Paternalistic leadership (PL) is an indigenous Chinese leadership style that is rooted in China's patriarchal tradition and has been found to be prevalent in overseas Chinese family businesses. Farh and Cheng (2000) proposed a model of PL that has three components: authoritarianism, benevolence, and moral leadership. Since then, a series of empirical studies have been conducted by Cheng and his colleagues to examine the validity of Farh and Cheng's PL model using a variety of samples from Taiwan and mainland China. In this chapter, we review this body of research and identify promising areas for future research. Introduction. In the second half of the twentieth century, entrepreneurship among overseas Chinese exploded not only in Chinese-dominated communities such as Hong Kong, Singapore, and Taiwan, but also in South-east Asian countries, such as Indonesia, Malaysia, Thailand, and the Philippines, where the Chinese are in the minority (Weidenbaum, 1996). Scholars who were intrigued by this phenomenon embarked on a series of studies of the practices of overseas Chinese businesses. They discovered a distinct management/leadership style called paternalism, widely practiced among the owners/managers of overseas Chinese family businesses (e.g. Cheng, 1995c; Redding, 1990; Silin, 1976; Westwood, 1997). Paternalism, which is rooted in the traditional Chinese family structure, has crossed the boundary of families and generalized to the workplace.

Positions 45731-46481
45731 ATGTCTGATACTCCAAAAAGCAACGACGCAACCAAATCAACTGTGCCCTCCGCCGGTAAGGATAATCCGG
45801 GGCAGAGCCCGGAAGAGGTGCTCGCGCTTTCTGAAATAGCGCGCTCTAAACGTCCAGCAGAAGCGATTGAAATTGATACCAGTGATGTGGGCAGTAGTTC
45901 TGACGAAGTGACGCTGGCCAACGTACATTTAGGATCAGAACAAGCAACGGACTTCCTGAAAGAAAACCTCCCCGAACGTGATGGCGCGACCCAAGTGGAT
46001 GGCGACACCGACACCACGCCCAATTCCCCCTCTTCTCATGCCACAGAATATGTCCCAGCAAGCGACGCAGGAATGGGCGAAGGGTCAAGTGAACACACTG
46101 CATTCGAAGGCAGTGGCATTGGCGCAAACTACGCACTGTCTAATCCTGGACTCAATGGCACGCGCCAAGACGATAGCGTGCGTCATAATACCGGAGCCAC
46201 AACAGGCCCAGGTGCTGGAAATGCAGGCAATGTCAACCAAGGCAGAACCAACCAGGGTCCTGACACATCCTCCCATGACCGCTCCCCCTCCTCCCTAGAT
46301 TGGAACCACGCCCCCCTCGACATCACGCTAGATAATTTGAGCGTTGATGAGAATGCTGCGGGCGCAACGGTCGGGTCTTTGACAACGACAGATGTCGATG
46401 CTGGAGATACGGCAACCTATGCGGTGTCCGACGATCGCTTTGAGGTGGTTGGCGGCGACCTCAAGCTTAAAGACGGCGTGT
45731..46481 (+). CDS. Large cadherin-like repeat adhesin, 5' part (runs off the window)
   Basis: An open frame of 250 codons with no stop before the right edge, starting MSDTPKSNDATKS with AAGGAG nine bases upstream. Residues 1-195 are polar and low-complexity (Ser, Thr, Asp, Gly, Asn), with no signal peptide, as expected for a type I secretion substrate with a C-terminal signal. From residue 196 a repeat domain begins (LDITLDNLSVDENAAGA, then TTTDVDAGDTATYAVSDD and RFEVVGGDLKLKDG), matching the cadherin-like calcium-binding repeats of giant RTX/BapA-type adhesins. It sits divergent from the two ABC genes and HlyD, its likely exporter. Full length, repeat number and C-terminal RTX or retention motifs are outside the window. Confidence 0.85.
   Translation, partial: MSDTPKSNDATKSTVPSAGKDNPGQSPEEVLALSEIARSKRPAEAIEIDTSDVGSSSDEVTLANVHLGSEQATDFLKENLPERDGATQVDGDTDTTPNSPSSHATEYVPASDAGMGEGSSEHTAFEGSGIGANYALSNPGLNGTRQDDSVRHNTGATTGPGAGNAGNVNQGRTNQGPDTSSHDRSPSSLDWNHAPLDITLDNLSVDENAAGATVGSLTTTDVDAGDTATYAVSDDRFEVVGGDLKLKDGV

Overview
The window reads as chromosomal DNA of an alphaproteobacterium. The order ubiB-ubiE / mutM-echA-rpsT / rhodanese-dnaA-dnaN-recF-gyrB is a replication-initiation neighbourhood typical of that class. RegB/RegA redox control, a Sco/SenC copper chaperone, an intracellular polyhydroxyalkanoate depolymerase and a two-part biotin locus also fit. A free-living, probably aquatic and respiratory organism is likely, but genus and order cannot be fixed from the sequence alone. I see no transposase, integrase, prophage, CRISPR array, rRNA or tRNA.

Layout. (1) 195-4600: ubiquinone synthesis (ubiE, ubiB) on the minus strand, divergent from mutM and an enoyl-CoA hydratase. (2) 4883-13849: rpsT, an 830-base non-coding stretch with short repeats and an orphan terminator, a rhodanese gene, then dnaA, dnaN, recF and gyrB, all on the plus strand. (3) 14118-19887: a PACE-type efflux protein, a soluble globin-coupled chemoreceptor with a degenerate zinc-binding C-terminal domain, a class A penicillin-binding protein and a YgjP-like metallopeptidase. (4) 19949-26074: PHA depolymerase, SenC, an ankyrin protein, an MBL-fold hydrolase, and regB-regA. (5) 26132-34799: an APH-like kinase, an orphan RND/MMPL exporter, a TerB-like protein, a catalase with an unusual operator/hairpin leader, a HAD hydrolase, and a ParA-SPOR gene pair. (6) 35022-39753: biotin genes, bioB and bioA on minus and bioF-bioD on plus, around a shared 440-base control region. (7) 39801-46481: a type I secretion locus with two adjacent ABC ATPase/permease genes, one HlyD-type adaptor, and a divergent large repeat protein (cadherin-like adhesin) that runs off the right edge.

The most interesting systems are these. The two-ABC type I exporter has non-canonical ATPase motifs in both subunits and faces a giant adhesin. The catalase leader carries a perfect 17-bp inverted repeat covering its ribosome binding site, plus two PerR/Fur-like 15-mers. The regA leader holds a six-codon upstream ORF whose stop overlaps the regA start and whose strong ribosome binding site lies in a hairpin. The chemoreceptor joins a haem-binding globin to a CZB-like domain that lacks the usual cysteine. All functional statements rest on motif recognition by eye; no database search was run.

|Title of host publication||Leadership and Management in China|
|Subtitle of host publication||Philosophies, Theories, and Practices|
|Publisher||Cambridge University Press|
|Number of pages||35|
|Publication status||Published - 2008 Jan 1|
All Science Journal Classification (ASJC) codes
- Business, Management and Accounting(all)